It’s not often that an audience marvels at the technical tricks of a dance piece. In one of the most movement-based sequences, rectangular white boxes of varying heights, six to eleven feet tall, were lined up onstage. From the top of the boxes, female dancers performed precise and precarious movements, seemingly defying weight and gravity. As was revealed when the boxes were deconstructed, male dancers were standing within the boxes, bracing the women, who balanced on their hips with their legs and arms suspended in the air. Unseen, from inside the boxes, this partnering gave the women’s movements a sculptural and magical effect, created not by optical illusion but the strength of the performers.
Maro brightens up the second half of the work with a disco-daze roller skating mania. Moving away from creation stories and into the seventies, the theme of paradise continued. For those of us old enough to have experienced it, it was a time of underground fun and freedom that seemed like paradise indeed. To the sound of loud thumping music, the performers wheel around making excited sounds with hyper, jubilant expressions. The scene evokes a drug-induced fantasy set in the era of roller skating halls and disco inferno music.
That sense of freedom, however, was checked by the presence of death, particularly the appearance of the AIDS epidemic. Butoh is informed by such juxtapositions, between playfulness and vitality on one hand and the inevitability of death on the other.
Out of this tension, death is portrayed as something potentially beautiful. The performers used ethereal feathers and imagery, some drawn from the Mexican Day of the Dead with skeletons and oferendas of food, drink and flowers. Holding red oferenda flowers in their mouths, the dancers linked the death process to life, a reflection of the cycle of life emerging out of and back into the soil.
There is nothing extraneous or of questionable value in Paradise. All of its elements seem to work in tandem; the content and pacing were clear and well-edited; the costume, lighting and set designers supported the vision; and the performers enacted the controlled energy and creative power of butoh. The result is a work richly layered with meaning that made for an almost perfect evening of dance and physical theatre and deserved the standing ovation it received during an elaborately long sequence of bows.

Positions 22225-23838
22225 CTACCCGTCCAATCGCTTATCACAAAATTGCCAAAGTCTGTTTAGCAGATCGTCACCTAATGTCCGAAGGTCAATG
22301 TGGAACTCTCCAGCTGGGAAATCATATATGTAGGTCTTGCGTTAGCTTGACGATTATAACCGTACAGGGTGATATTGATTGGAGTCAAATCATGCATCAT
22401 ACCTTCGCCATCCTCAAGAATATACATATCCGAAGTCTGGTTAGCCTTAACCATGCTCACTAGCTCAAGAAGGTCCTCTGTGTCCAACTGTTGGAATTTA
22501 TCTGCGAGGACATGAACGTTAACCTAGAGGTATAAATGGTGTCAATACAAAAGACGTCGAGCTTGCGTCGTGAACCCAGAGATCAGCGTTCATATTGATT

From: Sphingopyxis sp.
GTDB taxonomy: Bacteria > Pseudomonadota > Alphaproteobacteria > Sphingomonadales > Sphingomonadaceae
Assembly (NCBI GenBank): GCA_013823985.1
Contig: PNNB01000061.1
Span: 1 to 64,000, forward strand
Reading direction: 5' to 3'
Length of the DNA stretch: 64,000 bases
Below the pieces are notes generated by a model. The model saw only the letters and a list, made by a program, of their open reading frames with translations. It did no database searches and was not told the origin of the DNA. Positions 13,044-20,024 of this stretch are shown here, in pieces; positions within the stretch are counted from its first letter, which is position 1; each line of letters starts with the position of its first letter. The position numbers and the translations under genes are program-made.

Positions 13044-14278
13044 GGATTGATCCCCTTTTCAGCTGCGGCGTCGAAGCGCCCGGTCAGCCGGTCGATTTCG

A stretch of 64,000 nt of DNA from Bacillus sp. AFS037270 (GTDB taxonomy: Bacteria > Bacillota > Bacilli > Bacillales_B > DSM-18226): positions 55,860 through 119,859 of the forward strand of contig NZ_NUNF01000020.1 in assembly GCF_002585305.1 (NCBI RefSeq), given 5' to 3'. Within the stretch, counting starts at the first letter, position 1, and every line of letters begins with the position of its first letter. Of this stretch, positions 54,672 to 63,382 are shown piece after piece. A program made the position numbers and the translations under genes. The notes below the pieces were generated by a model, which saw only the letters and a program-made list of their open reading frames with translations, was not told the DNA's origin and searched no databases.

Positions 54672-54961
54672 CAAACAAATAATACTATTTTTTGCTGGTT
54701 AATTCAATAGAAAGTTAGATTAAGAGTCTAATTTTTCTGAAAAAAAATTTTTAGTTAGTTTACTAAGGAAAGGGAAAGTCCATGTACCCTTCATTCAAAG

The curtain call lasted what felt like ten minutes. Maro circled in a dramatic fashion, bowing like God after creating the world and bringing out the company for their own highly stylized bow. This final act of performance acknowledged how great the work was but also provided a tongue-in-cheek observation on our need to congratulate and the creators’ need for adulation. Pointing to human foibles by making fun of a theatre tradition ended the highly entertaining evening on the right note.
Vancouver’s newest performance space, KW Basement Production Studio, situated off of the Woodward’s Atrium, is an exciting new black box with excellent lighting and projection capabilities. Karen Jamieson and Margaret Grenier’s piece light breaking broken was presented there in the last weekend of the festival.
Jamieson and Grenier are long-time collaborators and associates, and the work follows the mandate of Karen Jamieson Dance to engage communities and different cultural groups in artmaking.
In light breaking broken, Jamieson and Grenier use the projections by Josh Hite and the lighting by James Proudfoot to denote space where the performers play with being either trapped by the changing circles on the floor, avoiding the bar of light slashing the stage, or being drawn to the bubbles on the wall.
Repetition of these phrases grows into the fifty-minute piece with movement themes like a vibrating hand and arm, a floor sequence by Jamieson that teeters and rolls, a beating of the breast and Grenier’s steady walking in slow motion.
Jamieson remains an absolutely gorgeous dancer with her lovely fall and recovery and use of weighted flow throughout the space. Both dancers were entirely committed to the story they created through the work. Despite those admirable values, the challenge was that the movement lacked a variety in dynamics or a climax and so, with the repetition and the lulling music by John Korsrud, the piece was difficult to focus on.
We were told at the beginning that this work is about reconciliation. It is a noble and timely theme for sure, and the performers were feeling the feels, but greater sharing of those emotions, through the movement, would have left the audience with something more tangible and more constructive from which to consider painful pasts and current efforts to rebuild relationships.